• About General John J. Pershing

    General Pershing General John J. Pershing may not be as honored as American military heroes Washington, Lee, Grant, and MacArthur, but he was promoted to a rank never obtained before - "General of the Armies.” He had a career spanning from the final frontier wars of the 18th century to his leadership in the Spanish-American War in 1898 to his pursuit of Mexican bandit Pancho Villa in 1916. Pershing is best remembered, of course, for commanding the American Expeditionary Force in the First World War, which helped bring the conflict to a successful conclusion for the Allies.”

    John J. "Black Jack" Pershing was the United States' foremost military leader of World War One. His experiences in the Indian Wars, Spanish-American War, the Philippines, Mexican Intervention and the Great War proved his significant contributions to the United States military. Pershing's leadership, organizational skills, dedication to his missions, his men, and his country led to his exceptional military success.

    John Joseph Pershing was born in Missouri on 13 September 1860. He attended the State Normal School in Missouri and then taught at a local elementary school. To further his education, he applied and enrolled at the Military Academy at West Point and graduated in 1886. Pershing had never considered military life prior to his admission, but was attracted by the prospect of a first rate education.

    Cadet Pershing's excelled in leadership and was awarded the highest class office each year. Graduating in 1886, Pershing was assigned to the Sixth Cavalry Regiment on the Great Plains where he encountered a series of Indian campaigns in New Mexico, Nebraska, and South Dakota. He quickly gained recognition as a tough competent officer.

    In 1891 Lieutenant Pershing accepted a position at the University of Nebraska as Professor of Military Science and Tactics. Over the course of four years he transformed the deficient military department into one worthy of comparison to West Point. He also studied for and received his law degree. Pershing was next posted to Montana with a "colored troop," the Buffalo Soldiers of the Tenth Cavalry.

    During the Spanish-American War, Pershing fought with the 10th Cavalry in Cuba. He participated in the San Juan Hill operations. Promoted to major of volunteers, Pershing was assigned to Army headquarters and the Office of the Assistant Secretary of War from 1898 to 1899. Pershing reverted to captain in 1901 and served with the 1st and then the 10th Cavalry. Pershing then served in the Philippines as a departmental adjutant general and engineer officer. From 1903 to 1904, he served with War Department General Staff, before attending the Army War College. In 1905, he married Frances Warren, and then was a military observer of the Russo-Japanese War.

    President Theodore Roosevelt promoted Pershing to brigadier general over 862 senior-ranking officers in 1906. He successively commanded the Department of California and Fort McKinley. Later, he was assigned to the Office of the Chief of Staff and then served as governor of Moro Province. He commanded the 8th Infantry Brigade at the Presidio of San Francisco from 1914 to 1916.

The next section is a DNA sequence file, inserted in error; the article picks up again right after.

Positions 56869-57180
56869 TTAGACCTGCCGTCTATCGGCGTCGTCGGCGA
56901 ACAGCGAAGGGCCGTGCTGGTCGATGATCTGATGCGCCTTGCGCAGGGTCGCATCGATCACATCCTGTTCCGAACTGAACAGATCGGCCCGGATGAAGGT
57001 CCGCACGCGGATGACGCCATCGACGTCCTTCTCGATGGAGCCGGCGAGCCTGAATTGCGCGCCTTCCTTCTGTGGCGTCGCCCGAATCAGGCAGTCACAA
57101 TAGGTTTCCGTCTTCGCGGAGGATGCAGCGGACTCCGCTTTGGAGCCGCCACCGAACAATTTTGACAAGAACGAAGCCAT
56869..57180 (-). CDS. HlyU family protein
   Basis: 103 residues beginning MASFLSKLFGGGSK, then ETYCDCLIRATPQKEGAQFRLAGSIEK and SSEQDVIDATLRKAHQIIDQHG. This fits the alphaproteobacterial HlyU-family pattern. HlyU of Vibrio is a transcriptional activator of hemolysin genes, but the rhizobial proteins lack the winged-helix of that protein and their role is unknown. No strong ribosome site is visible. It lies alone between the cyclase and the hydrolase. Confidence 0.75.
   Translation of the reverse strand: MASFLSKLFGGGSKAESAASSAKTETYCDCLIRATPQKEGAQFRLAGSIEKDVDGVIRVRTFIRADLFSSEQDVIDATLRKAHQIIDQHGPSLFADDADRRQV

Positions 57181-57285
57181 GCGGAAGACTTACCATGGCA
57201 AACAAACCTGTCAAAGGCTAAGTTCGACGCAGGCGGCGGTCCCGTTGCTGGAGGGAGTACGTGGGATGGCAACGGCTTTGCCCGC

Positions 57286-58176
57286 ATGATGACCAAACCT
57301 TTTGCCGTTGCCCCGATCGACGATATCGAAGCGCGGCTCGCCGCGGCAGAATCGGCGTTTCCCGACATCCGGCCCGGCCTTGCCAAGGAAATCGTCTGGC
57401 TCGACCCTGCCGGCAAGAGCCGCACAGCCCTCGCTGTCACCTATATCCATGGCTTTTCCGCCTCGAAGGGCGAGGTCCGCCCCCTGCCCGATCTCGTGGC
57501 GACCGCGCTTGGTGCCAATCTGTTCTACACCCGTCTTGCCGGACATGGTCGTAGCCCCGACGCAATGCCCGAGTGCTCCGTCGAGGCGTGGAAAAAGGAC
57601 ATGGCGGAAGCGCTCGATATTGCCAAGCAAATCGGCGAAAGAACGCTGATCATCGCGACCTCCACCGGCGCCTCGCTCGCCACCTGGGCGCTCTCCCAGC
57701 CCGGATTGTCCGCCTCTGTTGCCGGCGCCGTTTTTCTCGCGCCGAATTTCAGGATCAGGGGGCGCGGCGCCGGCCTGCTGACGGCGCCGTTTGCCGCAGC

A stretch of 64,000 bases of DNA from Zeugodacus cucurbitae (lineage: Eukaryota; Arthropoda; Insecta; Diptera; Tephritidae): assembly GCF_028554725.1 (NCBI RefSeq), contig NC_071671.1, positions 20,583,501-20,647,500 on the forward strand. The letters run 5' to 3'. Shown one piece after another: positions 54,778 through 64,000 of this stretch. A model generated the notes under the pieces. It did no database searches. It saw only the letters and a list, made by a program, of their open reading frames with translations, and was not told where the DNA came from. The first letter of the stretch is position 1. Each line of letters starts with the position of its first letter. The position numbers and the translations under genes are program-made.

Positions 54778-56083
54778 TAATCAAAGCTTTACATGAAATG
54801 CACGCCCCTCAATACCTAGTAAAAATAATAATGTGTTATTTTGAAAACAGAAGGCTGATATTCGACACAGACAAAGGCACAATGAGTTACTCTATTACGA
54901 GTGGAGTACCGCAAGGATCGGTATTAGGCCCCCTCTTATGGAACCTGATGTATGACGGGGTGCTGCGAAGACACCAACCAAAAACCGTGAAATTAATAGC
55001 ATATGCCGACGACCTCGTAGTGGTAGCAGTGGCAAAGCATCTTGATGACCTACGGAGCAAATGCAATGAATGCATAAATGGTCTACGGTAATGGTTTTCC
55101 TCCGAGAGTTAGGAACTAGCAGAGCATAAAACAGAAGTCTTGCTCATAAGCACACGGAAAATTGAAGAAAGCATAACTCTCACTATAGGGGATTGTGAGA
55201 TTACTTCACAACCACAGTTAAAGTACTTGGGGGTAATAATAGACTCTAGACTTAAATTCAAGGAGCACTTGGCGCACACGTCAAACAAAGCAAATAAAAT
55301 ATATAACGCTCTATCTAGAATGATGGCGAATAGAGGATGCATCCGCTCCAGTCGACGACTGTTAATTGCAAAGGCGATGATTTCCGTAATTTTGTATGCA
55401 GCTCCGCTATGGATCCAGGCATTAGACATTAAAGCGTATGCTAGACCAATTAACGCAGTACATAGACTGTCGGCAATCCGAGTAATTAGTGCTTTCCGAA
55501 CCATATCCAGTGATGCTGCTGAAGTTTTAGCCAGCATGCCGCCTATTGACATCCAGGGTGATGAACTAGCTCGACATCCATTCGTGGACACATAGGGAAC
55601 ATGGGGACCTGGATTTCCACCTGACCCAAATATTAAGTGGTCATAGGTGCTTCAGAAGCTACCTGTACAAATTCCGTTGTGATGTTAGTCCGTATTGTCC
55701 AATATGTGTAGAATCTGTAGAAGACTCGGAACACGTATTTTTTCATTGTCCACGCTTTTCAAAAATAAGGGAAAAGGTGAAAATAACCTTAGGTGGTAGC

In 1915, his wife and three daughters were killed in a fire. Only his son, Warren survived after being rescued. After the funeral he returned to Fort Bliss where he turned all of his attention to his work.

    In 1916, he led the Punitive Expedition into Mexico and was promoted to major general. In October, 1917, he was made a full general.

    When war was declared on Germany in April 1917, John "Black Jack" Pershing was selected to command the American Expeditionary Force (A.E.F.) His task was enormous, to form an efficient working army to join British and French forces in France against Germany. Pershing accepted the challenge. At the time of his appointment there was no expeditionary force available as such; the regular army comprised 25,000 men at most, and no effective reserves. Pershing needed to recruit an organised army and get it into the field; 500,000 men. Eventually the National Army grew - over the period of a year and a half - to nearly 3 million men.

    Pershing personally led the successful Meuse-Argonne offensive of 1918.With extraordinary organization, Pershing transferred 600,000 men to northern France in the Meuse-Argonne. A slow advance progressed through the Argonne, until November 11, 1918 when an armistice was declared.

    Black Jack Pershing returned to the United States in 1919, where he was hailed as an American hero. He was promoted to a rank never attained before, “General of the Armies.”

    Pershing's last position was Chief of Staff. He ended his career working to improve the obstacles he had faced in Europe. Pershing led a reorganization of the Army and created the new General Staff. He established the War Plans Board, urged national preparedness, supported officer schooling, and sought a well-regulated militia He updated military training techniques, emphasized physical training, and started professional schools for officers.

    John J. Pershing retired on September 12, 1924 and in 1931, he published his autobiography, “My Experiences in the World War“ which won him the 1932 Pulitzer prize for history.

    Pershing never remarried and on July 15, 1948, he died in Washington D.C.

    Captain Liddell Hart well articulated the importance of General Pershing to the United States military: "There was perhaps no other man who would, or could have built the American Army on the scale he planned, and without that army the war could hardly have been saved and could not have been won."

     

    Learn more about General John Pershing’s extraordinary career:
    http://www.firstworldwar.com/bio/pershing.htm
    http://www.nps.gov/tuma/historyculture/general-pershing.htm